May 23, 2012 / 6:26 PM / 7 years ago

Fed near limit on scope to help jobs: Kocherlakota

RAPID CITY, South Dakota (Reuters) - A rise in U.S. inflation over the past year suggests the Federal Reserve has little firepower left to boost employment, a top Fed official said on Wednesday.

The U.S. unemployment rate, at 8.1 percent, is still high by historical standards, and many economists say employment is still well below the maximum level the economy can handle before inflationary pressures are likely to build.

But the fact that inflation is running above the Fed’s 2-percent target means “our country’s current labor market performance is much closer to ‘maximum employment,’ given the tools available to the (Fed), than the post-World War Two U.S. data alone would suggest,” Minneapolis Fed President Narayana Kocherlakota told the Black Hills Knowledge Network here.

The comments were very similar to those Kocherlakota made two weeks ago in Minneapolis, where he said the Fed should probably begin to exit from its super-easy monetary policy in the next six to nine months.

The Fed has kept short-term interest rates near zero since December 2008 and last month reiterated its commitment to keep them there for the next two and half years.

Kocherlakota on Wednesday emphasized that while the Fed may be running out of steps to help employment, other policymakers still have tools at their disposal.

“Suppose that Congress and the president choose to reduce the payroll tax paid by employers,” Kocherlakota said. “Such a move would provide an additional incentive to employers to hire more workers (albeit at the cost of increasing the deficit), and increase employment and reduce unemployment.”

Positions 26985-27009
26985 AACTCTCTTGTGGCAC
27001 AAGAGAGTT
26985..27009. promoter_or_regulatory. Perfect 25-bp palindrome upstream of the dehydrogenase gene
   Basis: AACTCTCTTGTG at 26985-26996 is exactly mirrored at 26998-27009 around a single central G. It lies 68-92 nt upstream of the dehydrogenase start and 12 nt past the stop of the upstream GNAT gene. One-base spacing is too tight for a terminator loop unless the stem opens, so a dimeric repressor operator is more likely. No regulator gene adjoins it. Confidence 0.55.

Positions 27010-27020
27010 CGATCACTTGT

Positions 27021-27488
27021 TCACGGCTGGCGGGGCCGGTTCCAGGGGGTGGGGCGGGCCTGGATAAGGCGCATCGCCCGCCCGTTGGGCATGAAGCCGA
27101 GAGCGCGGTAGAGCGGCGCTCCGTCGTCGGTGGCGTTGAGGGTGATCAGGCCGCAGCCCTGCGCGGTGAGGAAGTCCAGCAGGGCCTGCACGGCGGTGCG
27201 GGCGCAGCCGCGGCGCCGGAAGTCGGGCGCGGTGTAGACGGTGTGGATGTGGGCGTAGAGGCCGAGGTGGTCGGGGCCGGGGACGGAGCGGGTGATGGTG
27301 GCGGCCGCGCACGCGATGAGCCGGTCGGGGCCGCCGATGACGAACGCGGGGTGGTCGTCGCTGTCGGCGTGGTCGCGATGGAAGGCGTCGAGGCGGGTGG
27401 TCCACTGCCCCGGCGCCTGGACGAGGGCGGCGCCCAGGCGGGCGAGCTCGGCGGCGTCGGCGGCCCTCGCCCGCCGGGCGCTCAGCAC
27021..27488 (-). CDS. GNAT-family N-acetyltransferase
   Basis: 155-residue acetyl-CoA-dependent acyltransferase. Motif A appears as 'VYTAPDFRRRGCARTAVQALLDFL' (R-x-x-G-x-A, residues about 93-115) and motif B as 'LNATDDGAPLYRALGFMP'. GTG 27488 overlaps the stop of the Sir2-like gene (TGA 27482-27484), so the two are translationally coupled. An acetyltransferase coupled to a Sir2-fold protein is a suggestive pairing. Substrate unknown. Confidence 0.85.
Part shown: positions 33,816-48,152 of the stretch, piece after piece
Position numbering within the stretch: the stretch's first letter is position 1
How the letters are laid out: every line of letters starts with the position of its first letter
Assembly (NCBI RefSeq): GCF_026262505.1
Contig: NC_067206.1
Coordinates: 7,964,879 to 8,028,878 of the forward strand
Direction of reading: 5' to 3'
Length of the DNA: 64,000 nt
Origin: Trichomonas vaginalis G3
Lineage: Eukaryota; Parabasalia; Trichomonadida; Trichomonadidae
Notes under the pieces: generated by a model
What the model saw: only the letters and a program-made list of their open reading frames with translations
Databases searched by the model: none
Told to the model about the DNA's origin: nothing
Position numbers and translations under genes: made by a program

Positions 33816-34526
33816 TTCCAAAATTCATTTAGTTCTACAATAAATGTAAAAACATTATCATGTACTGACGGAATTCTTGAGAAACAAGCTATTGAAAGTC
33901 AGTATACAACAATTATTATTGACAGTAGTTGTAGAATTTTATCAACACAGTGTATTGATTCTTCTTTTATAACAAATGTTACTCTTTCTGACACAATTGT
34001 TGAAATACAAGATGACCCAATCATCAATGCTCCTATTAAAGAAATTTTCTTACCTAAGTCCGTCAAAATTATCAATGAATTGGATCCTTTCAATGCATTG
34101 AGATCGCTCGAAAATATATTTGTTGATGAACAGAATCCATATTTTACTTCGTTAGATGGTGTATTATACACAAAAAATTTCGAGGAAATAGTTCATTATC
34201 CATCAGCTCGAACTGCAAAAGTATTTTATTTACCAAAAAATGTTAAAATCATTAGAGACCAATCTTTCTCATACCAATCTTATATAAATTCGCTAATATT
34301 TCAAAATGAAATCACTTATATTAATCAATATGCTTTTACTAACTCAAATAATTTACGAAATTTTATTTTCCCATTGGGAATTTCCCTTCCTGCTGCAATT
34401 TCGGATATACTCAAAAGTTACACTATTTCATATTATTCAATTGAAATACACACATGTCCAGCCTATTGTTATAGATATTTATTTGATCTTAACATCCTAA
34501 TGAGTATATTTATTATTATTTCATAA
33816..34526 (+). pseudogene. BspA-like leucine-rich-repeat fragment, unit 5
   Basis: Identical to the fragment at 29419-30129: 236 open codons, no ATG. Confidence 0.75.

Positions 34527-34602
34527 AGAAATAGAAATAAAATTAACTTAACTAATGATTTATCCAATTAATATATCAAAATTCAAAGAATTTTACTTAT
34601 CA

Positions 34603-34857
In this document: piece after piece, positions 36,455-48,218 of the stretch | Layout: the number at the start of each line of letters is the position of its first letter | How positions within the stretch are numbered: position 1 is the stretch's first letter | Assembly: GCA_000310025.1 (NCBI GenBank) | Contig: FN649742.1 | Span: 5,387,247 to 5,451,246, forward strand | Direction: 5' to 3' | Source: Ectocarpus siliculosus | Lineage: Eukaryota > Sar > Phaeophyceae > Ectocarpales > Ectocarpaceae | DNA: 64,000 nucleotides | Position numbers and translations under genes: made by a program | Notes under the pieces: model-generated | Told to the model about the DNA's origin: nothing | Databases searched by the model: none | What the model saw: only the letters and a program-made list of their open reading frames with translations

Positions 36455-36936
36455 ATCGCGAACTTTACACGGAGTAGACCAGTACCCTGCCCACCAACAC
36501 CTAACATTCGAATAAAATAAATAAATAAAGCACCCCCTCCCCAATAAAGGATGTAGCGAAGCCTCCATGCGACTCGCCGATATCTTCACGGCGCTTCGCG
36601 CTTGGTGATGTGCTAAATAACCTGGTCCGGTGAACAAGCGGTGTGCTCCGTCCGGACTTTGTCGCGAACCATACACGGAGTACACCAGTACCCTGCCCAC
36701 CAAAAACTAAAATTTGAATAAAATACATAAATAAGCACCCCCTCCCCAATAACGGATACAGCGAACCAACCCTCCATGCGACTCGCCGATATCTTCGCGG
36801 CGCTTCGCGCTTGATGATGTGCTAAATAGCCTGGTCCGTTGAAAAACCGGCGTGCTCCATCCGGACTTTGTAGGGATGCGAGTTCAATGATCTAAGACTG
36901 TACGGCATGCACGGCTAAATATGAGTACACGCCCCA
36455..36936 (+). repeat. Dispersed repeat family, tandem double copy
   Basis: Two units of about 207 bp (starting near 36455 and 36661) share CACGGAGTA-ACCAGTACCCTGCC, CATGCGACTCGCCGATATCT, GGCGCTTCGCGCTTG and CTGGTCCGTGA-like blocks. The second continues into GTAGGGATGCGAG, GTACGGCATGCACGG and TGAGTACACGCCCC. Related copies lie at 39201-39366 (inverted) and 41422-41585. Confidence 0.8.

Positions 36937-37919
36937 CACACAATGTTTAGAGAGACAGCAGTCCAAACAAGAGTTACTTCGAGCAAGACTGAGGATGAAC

Kocherlakota said it’s at least possible that the erosion in the labor market may be “highly persistent” even with extremely easy monetary policy.

And “distinctly higher” inflation in 2011 versus 2010, he suggested, may force the Fed’s hand sooner than it now expects, he suggested, unless Congress takes steps like providing hiring subsidies that could boost jobs while reducing inflationary pressures.

“Such subsidies will increase the federal deficit, but they do have the power to increase ‘maximum employment’ for the (Fed),” Kocherlakota said.

If unemployment rises or inflation falls, there would be an argument to ease Fed policy even further, Kocherlakota said in answer to an audience question.

Those are possible outcomes if U.S. lawmakers allow a raft of tax breaks to expire on schedule at the end of the year, pushing the nation over a “fiscal cliff” in 2013, he said.

But, he added, “I don’t see that that is a policy choice that the Congress and President wind up making,” he said.

Kocherlakota also expressed confidence that lawmakers will fix the nation’s long-term fiscal deficits and pointed to the current high prices of U.S. Treasuries as evidence that investors are betting lawmakers will.

Reporting by Kayla Gahagan, writing by Ann Saphir; Editing by Diane Craft and Padraic Cassidy

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